Housing affordability tax floated by profs to cool real estate jets

Proposed 1.5 per cent surcharge would shift money from investor owners to other residents, promote rental of vacant homes

A housing affordability surcharge is being proposed as a way to redistribute money from investment property owners – including foreigners and other owners of vacant homes – to other residents in the same participating city.

The UBC and SFU business professors behind the idea say it would be a modest step to restrain the upward spiral of house prices in hot real estate markets.

But more importantly, they say, it would spur investors to rent out now-vacant homes rather than merely using B.C. residential real estate as a place to park money.

The proposal for the B.C. Housing Affordability Fund would create a 1.5 per cent tax on the assessed value – a $1 million home would be charged $15,000 per year.

But it would come with a long list of exemptions to exclude most resident owners. Seniors receiving CPP or OAS wouldn’t pay, nor would veterans, the disabled or anyone who has lived in their own home for several years.

For others, the surcharge would be reduced for every dollar paid in annual income taxes by the owners, meaning the average working family in a typical home would likely owe nothing.

Non-resident owners of vacant homes would have their surcharge reduced by the amount of rental revenue they declare to the federal government.

“The targets are people who own real estate and leave it vacant and people who live here but essentially don’t declare much in Canadian income,” UBC’s Tsur Somerville explained.

Those targets would include Canadian investors who own condos in Vancouver but find it easier to leave them empty than rent them, as well as wealthy Chinese families where the wife and kids live here but pay no income tax while the father works in China.

“Our intention was not to make it explicitly about foreigners,” Somerville said.

“It was to make it about people who through their choices make housing more expensive for the people who are trying to live and work and carry on a normal life here.”

Each municipality would decide if it wished to participate and money raised within its borders would be redistributed there. The academics are split on whether it should be rebated equally to all Canadian tax filers within the city or geared more to those in greater need.

They estimate it could raise at least $90 million within Vancouver alone.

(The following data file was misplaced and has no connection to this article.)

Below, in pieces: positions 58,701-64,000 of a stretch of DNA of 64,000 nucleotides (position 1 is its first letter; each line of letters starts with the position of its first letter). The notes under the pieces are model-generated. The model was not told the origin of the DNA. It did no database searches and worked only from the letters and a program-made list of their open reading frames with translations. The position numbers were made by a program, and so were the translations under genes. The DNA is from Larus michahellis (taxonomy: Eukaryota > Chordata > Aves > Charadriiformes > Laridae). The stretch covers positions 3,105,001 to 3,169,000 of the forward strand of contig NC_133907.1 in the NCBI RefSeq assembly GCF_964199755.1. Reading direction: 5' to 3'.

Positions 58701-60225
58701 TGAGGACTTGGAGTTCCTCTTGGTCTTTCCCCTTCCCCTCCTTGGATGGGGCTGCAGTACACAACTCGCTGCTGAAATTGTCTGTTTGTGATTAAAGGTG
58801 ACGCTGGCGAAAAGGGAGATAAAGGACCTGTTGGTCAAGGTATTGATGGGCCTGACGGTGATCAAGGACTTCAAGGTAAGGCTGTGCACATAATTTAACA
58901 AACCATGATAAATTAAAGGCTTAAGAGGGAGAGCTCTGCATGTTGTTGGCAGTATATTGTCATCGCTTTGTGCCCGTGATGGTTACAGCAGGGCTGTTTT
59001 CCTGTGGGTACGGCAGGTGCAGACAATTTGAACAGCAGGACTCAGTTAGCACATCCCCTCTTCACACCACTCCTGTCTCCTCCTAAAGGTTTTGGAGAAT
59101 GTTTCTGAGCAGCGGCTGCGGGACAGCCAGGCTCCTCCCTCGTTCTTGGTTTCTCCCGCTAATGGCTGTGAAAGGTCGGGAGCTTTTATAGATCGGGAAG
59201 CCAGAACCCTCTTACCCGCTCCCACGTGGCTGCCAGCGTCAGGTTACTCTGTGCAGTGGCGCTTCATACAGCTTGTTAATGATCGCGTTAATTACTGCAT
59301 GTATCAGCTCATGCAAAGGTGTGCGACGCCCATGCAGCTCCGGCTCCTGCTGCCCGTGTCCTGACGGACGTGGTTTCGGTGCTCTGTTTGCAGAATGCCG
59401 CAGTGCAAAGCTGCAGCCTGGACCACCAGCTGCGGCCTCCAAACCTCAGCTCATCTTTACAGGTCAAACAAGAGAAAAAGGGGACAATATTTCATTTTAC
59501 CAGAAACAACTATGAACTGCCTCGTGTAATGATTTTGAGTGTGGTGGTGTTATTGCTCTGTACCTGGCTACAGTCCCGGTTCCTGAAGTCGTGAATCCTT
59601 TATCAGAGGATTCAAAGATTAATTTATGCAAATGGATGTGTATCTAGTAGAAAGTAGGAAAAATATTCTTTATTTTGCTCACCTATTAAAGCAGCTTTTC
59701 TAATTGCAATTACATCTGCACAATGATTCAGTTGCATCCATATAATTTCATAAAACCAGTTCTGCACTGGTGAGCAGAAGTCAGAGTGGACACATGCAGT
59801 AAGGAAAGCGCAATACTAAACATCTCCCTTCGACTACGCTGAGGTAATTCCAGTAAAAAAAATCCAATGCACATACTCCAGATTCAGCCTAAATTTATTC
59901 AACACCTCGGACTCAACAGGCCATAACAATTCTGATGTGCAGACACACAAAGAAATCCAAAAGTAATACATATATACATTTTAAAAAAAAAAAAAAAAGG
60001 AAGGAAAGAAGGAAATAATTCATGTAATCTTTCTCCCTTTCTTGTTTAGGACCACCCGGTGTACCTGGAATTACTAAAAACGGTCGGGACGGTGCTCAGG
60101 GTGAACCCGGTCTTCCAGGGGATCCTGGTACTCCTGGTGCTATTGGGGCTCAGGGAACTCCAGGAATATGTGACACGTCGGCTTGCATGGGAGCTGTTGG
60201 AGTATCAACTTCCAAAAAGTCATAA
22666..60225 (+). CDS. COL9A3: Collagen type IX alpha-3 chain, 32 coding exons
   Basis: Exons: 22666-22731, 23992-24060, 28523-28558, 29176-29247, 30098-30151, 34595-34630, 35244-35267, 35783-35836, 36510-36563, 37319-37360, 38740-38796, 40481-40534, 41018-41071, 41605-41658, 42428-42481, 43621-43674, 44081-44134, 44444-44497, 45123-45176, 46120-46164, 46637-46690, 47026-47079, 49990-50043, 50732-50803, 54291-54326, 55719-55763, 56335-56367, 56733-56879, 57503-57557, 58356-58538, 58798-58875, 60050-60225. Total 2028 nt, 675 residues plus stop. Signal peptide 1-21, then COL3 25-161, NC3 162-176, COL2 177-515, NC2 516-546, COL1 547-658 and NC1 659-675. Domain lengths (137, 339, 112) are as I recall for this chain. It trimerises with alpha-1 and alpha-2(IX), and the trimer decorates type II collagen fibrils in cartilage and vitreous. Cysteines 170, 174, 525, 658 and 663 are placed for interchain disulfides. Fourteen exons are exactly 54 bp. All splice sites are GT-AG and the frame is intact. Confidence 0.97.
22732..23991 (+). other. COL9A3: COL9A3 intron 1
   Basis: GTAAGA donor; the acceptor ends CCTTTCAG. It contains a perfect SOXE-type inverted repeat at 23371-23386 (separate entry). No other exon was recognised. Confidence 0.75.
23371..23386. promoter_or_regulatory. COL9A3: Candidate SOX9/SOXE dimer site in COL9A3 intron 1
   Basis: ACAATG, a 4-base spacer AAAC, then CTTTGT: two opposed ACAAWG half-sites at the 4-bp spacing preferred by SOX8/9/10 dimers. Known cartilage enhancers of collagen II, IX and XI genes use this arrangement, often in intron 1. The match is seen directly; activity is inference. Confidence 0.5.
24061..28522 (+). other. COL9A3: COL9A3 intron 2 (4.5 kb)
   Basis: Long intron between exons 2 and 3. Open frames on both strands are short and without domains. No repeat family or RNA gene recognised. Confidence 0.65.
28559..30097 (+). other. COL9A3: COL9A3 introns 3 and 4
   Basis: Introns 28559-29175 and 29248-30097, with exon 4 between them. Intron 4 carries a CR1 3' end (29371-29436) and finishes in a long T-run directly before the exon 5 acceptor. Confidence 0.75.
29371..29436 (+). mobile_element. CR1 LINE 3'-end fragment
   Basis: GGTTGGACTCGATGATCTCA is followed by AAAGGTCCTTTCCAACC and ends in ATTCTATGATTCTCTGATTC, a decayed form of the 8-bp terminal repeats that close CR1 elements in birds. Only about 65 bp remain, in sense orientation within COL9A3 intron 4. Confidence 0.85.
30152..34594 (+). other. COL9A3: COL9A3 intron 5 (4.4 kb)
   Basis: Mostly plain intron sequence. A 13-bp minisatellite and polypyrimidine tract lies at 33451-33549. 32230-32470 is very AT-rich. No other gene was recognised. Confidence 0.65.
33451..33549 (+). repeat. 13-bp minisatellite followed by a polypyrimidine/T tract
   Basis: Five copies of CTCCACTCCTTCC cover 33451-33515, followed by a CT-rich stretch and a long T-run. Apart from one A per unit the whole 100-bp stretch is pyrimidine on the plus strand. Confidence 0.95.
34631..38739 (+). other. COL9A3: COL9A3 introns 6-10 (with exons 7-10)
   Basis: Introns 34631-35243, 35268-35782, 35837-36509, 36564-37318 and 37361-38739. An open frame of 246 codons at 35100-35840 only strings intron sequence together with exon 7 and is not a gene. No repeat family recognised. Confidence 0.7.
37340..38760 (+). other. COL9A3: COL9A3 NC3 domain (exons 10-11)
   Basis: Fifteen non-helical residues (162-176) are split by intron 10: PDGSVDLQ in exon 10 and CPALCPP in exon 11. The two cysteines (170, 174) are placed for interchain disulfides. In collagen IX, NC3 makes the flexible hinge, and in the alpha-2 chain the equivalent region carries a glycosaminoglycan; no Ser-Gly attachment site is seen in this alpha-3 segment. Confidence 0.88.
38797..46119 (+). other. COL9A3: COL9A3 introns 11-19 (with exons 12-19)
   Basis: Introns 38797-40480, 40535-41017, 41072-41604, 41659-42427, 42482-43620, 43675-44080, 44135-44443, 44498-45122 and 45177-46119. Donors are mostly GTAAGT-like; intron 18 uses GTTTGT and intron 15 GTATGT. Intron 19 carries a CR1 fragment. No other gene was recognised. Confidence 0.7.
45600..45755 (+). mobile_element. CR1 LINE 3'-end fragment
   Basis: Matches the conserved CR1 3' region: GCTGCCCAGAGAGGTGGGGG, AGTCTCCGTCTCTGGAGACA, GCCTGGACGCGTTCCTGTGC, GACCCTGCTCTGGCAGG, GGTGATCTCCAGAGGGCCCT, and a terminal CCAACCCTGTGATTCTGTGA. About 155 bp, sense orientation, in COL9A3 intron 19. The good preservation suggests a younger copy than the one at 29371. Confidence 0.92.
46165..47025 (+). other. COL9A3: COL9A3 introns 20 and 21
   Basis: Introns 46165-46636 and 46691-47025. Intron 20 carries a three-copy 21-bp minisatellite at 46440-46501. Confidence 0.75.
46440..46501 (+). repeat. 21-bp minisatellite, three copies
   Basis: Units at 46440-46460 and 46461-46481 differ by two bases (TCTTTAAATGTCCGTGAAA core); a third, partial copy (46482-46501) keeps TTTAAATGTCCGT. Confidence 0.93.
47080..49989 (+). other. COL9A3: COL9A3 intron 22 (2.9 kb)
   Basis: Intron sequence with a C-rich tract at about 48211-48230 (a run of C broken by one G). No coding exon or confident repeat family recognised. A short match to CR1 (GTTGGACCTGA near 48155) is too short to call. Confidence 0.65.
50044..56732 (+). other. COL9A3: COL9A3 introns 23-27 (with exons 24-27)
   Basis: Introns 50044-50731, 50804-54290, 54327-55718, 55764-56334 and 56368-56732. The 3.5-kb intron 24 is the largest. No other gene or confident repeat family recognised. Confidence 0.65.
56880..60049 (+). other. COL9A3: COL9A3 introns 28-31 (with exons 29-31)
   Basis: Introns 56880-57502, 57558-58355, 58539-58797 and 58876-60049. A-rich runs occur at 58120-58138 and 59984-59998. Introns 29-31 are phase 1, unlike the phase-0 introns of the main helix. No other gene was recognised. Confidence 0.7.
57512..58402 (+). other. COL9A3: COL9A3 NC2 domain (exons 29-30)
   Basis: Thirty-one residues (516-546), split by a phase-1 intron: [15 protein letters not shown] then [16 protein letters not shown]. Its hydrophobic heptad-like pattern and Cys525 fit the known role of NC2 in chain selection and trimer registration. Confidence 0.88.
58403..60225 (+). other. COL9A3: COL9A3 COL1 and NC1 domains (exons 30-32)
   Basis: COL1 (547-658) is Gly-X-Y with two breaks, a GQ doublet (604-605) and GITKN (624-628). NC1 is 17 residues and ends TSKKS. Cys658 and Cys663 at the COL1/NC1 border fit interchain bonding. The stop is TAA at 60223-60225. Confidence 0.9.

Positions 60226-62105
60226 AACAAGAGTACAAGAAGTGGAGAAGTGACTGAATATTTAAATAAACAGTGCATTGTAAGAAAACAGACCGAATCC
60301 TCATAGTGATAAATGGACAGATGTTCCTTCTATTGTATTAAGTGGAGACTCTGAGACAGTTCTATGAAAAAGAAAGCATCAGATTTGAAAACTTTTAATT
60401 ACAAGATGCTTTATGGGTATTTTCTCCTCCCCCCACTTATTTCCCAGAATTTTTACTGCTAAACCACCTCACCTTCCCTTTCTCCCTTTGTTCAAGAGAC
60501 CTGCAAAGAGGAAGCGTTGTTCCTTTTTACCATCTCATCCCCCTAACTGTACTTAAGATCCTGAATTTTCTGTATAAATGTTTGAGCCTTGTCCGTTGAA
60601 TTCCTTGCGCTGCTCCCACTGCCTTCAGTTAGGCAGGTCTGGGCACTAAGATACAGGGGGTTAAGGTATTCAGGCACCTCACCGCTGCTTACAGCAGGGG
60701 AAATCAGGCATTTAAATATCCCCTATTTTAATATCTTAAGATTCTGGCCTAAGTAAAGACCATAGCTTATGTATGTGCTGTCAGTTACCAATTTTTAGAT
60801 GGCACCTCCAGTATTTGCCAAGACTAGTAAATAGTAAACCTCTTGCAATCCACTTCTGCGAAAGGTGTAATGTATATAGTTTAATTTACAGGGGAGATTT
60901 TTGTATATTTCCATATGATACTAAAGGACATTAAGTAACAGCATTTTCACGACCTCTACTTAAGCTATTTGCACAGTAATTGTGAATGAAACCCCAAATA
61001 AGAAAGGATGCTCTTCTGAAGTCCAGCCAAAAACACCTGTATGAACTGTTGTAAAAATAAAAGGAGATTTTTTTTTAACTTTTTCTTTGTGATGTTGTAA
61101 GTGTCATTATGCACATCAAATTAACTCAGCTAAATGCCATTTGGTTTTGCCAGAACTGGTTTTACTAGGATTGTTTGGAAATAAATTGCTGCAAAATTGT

Premier Christy Clark praised the proposal but stressed it is problematic.

“It’s a good idea, but the execution is really hard,” Clark said.

“We are looking at it. It’s really complicated, though. If somebody goes away for a year, a university prof goes on a sabbatical at the University of Beijing, should we tax them? A senior citizen finds themselves in hospital for a long period of months, should we tax them?”

Greater Vancouver Home Builders Association CEO Robert de Wit said there’s no hard data to justify such a policy.

“It’s well-intended but it’s a bit of a harebrained idea,” he said, adding it would distort the market and create more problems than it solves.

“This could lead to a flight of capital, which is not a good thing for the country.”

B.C. Real Estate Association chief economist Cameron Muir said even the authors admit the proposal would do little to make homes more affordable for most buyers.

NDP leader John Horgan praised the idea as a way to collect needed data on real estate owners and “generate money for affordable housing by taxing speculators and profiteers while remaining invisible to British Columbians filing income tax, seniors living in long-time family homes and landlords.”

The province has signaled it intends to deliver some sort of reform to address housing affordability in the upcoming budget but without hammering down current real estate prices or the equity people have in their homes.

One possibility is an extra increment of the property transfer tax that charges luxury homes more when they change hands. Assistance for new home buyers or renters are potential uses of the extra  revenue.

Somerville noted PEI bans non-residents from owning ocean front property and said it’s high time for B.C. to at least gather more information on who owns real estate here.

– files from Tom Fletcher

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